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Custody Battle

post #1 of 15
Thread Starter 
Hi everyone. Long time no type.

Got a question if anyone knows the answer. My sister is getting divorced. No need for sympathy, this is a good thing, she said so!

Anyway, she has this cat, Abbey, whom I rescued like 8 years ago and gave to her (Abbey needed a home and she need a cat. It seemed to work. ) Three years later, she married her soon to be ex. He is now holding the cat hostage, so to speak and won't give her back. He doesn't want the cat, this is just the latest move in a string of things to make her life difficult.

Any recommendations on what to do? Is there anything we can get from the vet to prove it was her cat first? She's going to ask her lawyer but I thought if there's something we can send to her from the vet or something...

Thanks!
post #2 of 15
Is the cat's vet records under her name only? If so....at least here....I think that proves her owner.
post #3 of 15
A friend of my sisters got divorced and the many dogs they owned
were brought into the divorce. They had no children. Your sister most certainly can have her lawyer include this in the divorce, that the
cat is hers!
post #4 of 15
Seems to me like this would be similar to a case of having children from a previous marriage. She had this cat for three years before they were married, so the cat was like his...step-cat. Of course, all of this would need to be proven.
post #5 of 15
Thread Starter 
All good thoughts. I passed them on and she sends her thanks.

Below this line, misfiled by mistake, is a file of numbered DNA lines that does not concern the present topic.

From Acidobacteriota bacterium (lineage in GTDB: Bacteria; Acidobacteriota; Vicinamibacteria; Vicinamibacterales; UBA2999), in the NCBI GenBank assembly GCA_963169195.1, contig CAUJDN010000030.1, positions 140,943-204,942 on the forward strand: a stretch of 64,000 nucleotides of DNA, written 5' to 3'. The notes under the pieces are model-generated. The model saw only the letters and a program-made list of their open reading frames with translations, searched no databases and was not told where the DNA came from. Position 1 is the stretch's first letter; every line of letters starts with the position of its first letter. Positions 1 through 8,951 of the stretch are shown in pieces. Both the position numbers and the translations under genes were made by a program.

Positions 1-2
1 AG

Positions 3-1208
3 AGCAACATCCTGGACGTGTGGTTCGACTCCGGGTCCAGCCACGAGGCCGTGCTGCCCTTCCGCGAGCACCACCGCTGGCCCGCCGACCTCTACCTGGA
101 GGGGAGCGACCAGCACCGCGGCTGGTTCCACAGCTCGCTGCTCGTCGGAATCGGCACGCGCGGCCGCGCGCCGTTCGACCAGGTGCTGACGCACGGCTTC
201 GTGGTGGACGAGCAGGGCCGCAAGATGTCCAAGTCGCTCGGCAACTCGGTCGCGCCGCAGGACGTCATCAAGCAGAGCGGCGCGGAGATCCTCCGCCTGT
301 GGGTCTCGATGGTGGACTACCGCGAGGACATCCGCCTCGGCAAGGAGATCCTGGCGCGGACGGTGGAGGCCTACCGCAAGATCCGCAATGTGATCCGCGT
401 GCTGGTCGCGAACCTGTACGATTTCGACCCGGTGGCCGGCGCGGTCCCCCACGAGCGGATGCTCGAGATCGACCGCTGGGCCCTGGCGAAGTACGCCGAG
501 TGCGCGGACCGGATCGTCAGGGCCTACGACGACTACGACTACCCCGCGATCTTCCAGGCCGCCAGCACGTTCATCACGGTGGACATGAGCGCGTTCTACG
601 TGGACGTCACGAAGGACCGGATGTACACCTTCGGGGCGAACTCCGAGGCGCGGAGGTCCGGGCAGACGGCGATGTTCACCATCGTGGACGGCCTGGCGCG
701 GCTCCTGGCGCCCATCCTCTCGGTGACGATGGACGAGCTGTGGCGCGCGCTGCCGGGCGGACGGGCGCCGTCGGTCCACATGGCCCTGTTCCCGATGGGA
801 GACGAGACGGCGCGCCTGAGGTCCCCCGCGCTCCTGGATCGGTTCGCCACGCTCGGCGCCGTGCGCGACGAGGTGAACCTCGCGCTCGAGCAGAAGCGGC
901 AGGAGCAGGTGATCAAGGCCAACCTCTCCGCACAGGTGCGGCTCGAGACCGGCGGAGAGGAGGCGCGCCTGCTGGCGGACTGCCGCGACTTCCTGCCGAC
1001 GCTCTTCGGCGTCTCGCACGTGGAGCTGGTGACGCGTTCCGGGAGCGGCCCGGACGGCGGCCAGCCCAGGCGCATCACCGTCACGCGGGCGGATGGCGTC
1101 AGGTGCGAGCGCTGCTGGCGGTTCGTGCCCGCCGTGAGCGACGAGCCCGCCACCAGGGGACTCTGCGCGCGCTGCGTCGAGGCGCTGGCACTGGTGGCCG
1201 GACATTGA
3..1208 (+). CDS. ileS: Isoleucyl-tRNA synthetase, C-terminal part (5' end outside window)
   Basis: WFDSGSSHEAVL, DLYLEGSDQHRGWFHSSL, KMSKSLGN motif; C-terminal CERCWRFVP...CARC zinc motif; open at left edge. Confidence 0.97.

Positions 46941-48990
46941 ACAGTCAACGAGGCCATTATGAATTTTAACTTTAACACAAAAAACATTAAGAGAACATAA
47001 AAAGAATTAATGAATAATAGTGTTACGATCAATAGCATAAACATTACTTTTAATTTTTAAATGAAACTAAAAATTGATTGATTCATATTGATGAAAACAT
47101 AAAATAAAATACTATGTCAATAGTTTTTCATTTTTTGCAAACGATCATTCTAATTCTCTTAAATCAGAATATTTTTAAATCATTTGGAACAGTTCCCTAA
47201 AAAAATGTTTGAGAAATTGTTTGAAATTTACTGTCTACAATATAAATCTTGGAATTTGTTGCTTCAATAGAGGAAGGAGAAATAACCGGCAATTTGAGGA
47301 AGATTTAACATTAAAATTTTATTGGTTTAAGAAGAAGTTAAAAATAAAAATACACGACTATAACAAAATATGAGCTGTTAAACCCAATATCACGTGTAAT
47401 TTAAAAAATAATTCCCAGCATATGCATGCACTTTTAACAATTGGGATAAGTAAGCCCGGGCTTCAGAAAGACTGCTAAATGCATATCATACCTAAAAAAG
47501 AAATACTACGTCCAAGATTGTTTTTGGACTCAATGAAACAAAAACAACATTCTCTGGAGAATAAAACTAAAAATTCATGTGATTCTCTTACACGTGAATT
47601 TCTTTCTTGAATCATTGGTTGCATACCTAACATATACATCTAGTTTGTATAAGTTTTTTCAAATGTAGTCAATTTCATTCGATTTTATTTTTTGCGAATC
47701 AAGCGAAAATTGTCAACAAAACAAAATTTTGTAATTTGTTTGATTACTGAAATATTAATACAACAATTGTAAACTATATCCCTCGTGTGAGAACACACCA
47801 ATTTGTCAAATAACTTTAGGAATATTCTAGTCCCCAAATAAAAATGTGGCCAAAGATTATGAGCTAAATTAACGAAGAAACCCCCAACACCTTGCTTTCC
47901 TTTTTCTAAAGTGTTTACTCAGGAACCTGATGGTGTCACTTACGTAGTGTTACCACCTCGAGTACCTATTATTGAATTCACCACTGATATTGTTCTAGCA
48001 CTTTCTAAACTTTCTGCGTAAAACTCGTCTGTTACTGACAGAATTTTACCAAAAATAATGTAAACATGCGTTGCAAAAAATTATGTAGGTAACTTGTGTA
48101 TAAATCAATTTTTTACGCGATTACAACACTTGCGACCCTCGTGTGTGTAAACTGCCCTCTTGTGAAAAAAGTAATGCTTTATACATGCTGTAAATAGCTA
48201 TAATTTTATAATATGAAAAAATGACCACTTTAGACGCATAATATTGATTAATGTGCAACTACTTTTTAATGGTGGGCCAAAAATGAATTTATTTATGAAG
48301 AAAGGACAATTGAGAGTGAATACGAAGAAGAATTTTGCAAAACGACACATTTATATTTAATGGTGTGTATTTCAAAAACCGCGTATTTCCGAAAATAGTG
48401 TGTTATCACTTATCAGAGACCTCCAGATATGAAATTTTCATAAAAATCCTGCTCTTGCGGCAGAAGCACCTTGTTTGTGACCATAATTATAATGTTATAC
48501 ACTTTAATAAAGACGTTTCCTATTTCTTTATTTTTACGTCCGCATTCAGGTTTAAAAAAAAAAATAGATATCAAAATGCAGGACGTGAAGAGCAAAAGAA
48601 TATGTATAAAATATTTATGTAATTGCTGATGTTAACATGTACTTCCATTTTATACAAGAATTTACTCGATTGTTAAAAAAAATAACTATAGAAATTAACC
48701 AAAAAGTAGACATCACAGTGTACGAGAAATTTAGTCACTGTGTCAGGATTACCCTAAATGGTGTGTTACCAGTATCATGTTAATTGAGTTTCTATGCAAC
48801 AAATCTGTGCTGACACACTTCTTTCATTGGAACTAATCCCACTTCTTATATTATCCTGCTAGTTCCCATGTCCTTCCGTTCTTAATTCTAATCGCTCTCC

I used to snort at people who had custody battles over pets but now watching this, seeing him do what he can to make life difficult, I can understand a little better.

I wonder, as her rescuer, if I can demand her back, since I gave her expressly to my sister but I suppose that after you give the animal away you don't have any say in what they do with it afterward. (sigh)

Thanks all.
post #6 of 15
Many states regard pets at property...if he's not returning her "property" you can always contact the police and see what they have to say about it. Might spook the guy enough to give the cat up.
post #7 of 15
Quote:
Originally Posted by emrldsky View Post
Many states regard pets at property...if he's not returning her "property" you can always contact the police and see what they have to say about it. Might spook the guy enough to give the cat up.
That's the same thing here too.
post #8 of 15
Quote:
Originally Posted by Rumpleteazer View Post
I wonder, as her rescuer, if I can demand her back, since I gave her expressly to my sister but I suppose that after you give the animal away you don't have any say in what they do with it afterward.
There is some say. How do you think shelters and rescues enforce some rules in their contracts? That said, I doubt you had a written agreement with her that you could use as proof. But, you may be able to verify with the lawyer (and judge) that you and your sister had a verbal agreement that the cat would be her's and that yes, this is the cat that you rescued. It would probably require that you produce any old vet records if you vetted the cat before rehoming her with your sister and that your sister has vet records as well.